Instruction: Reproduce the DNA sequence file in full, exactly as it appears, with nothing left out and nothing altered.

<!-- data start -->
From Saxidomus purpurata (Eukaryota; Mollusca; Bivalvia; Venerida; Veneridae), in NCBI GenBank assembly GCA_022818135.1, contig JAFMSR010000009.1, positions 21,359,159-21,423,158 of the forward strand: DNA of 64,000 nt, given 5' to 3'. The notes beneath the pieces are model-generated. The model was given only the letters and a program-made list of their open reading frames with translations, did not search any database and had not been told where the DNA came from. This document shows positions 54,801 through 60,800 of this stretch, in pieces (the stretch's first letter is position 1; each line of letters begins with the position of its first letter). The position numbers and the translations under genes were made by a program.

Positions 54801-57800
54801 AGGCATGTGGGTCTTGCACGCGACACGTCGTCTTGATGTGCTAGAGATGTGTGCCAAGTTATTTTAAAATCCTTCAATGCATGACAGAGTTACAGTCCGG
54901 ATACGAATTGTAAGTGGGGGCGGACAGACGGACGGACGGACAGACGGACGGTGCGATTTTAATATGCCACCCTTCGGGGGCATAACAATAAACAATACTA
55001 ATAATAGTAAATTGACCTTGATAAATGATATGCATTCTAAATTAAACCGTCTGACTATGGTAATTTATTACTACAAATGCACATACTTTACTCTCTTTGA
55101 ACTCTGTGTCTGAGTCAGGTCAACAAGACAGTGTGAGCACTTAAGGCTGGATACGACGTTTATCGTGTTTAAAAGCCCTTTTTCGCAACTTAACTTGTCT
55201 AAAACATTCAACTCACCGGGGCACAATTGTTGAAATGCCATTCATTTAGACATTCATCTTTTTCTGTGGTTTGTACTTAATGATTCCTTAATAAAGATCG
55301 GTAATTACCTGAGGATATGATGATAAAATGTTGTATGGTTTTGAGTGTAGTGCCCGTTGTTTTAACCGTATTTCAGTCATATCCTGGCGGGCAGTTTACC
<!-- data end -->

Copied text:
From Saxidomus purpurata (Eukaryota; Mollusca; Bivalvia; Venerida; Veneridae), in NCBI GenBank assembly GCA_022818135.1, contig JAFMSR010000009.1, positions 21,359,159-21,423,158 of the forward strand: DNA of 64,000 nt, given 5' to 3'. The notes beneath the pieces are model-generated. The model was given only the letters and a program-made list of their open reading frames with translations, did not search any database and had not been told where the DNA came from. This document shows positions 54,801 through 60,800 of this stretch, in pieces (the stretch's first letter is position 1; each line of letters begins with the position of its first letter). The position numbers and the translations under genes were made by a program.

Positions 54801-57800
54801 AGGCATGTGGGTCTTGCACGCGACACGTCGTCTTGATGTGCTAGAGATGTGTGCCAAGTTATTTTAAAATCCTTCAATGCATGACAGAGTTACAGTCCGG
54901 ATACGAATTGTAAGTGGGGGCGGACAGACGGACGGACGGACAGACGGACGGTGCGATTTTAATATGCCACCCTTCGGGGGCATAACAATAAACAATACTA
55001 ATAATAGTAAATTGACCTTGATAAATGATATGCATTCTAAATTAAACCGTCTGACTATGGTAATTTATTACTACAAATGCACATACTTTACTCTCTTTGA
55101 ACTCTGTGTCTGAGTCAGGTCAACAAGACAGTGTGAGCACTTAAGGCTGGATACGACGTTTATCGTGTTTAAAAGCCCTTTTTCGCAACTTAACTTGTCT
55201 AAAACATTCAACTCACCGGGGCACAATTGTTGAAATGCCATTCATTTAGACATTCATCTTTTTCTGTGGTTTGTACTTAATGATTCCTTAATAAAGATCG
55301 GTAATTACCTGAGGATATGATGATAAAATGTTGTATGGTTTTGAGTGTAGTGCCCGTTGTTTTAACCGTATTTCAGTCATATCCTGGCGGGCAGTTTACC